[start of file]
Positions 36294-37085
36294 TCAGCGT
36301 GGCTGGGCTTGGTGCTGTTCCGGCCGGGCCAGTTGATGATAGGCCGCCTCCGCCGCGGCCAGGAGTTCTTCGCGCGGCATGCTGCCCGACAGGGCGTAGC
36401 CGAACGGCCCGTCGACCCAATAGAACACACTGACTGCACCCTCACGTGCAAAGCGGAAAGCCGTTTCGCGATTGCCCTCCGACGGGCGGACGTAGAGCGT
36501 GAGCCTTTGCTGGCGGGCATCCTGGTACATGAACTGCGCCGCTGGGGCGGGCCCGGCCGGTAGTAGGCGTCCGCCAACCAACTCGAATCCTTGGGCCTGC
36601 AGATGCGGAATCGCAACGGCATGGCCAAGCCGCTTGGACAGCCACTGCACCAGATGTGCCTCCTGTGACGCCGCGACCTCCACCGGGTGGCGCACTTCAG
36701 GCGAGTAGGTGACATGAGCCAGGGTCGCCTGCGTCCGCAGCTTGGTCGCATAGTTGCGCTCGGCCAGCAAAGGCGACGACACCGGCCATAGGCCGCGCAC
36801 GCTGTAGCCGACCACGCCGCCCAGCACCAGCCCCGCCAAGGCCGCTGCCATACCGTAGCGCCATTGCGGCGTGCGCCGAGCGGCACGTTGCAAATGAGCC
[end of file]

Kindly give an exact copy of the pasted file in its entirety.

Positions 36294-37085
36294 TCAGCGT
36301 GGCTGGGCTTGGTGCTGTTCCGGCCGGGCCAGTTGATGATAGGCCGCCTCCGCCGCGGCCAGGAGTTCTTCGCGCGGCATGCTGCCCGACAGGGCGTAGC
36401 CGAACGGCCCGTCGACCCAATAGAACACACTGACTGCACCCTCACGTGCAAAGCGGAAAGCCGTTTCGCGATTGCCCTCCGACGGGCGGACGTAGAGCGT
36501 GAGCCTTTGCTGGCGGGCATCCTGGTACATGAACTGCGCCGCTGGGGCGGGCCCGGCCGGTAGTAGGCGTCCGCCAACCAACTCGAATCCTTGGGCCTGC
36601 AGATGCGGAATCGCAACGGCATGGCCAAGCCGCTTGGACAGCCACTGCACCAGATGTGCCTCCTGTGACGCCGCGACCTCCACCGGGTGGCGCACTTCAG
36701 GCGAGTAGGTGACATGAGCCAGGGTCGCCTGCGTCCGCAGCTTGGTCGCATAGTTGCGCTCGGCCAGCAAAGGCGACGACACCGGCCATAGGCCGCGCAC
36801 GCTGTAGCCGACCACGCCGCCCAGCACCAGCCCCGCCAAGGCCGCTGCCATACCGTAGCGCCATTGCGGCGTGCGCCGAGCGGCACGTTGCAAATGAGCC